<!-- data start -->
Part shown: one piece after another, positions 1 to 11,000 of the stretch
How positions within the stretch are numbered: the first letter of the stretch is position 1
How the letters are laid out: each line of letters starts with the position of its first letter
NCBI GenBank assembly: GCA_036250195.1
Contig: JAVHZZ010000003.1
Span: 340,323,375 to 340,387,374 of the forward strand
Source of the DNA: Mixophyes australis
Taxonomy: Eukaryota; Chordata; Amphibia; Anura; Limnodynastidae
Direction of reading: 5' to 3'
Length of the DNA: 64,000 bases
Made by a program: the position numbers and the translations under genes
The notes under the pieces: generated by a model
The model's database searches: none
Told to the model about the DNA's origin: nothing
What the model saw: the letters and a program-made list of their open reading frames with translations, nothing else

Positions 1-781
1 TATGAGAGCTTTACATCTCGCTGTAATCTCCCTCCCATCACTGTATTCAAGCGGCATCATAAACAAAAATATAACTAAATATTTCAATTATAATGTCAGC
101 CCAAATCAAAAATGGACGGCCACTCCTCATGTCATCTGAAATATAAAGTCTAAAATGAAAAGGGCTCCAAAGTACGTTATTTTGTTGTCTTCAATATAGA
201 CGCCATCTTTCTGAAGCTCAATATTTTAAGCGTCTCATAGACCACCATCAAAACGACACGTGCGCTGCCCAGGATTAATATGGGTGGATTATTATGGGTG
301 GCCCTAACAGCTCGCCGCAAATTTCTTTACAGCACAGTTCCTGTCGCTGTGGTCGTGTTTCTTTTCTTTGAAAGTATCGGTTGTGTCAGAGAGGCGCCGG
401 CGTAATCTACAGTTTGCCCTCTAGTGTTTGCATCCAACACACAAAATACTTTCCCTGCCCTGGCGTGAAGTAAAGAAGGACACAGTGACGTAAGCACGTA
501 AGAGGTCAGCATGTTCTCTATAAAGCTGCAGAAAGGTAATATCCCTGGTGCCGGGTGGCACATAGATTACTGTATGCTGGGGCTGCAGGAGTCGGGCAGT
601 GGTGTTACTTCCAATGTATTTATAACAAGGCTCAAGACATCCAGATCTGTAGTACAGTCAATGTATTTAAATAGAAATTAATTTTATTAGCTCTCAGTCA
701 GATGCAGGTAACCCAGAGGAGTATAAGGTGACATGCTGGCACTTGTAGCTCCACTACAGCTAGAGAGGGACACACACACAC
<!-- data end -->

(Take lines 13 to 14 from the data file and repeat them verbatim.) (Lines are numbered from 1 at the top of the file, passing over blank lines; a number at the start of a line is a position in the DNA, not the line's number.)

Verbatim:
The model's database searches: none
Told to the model about the DNA's origin: nothing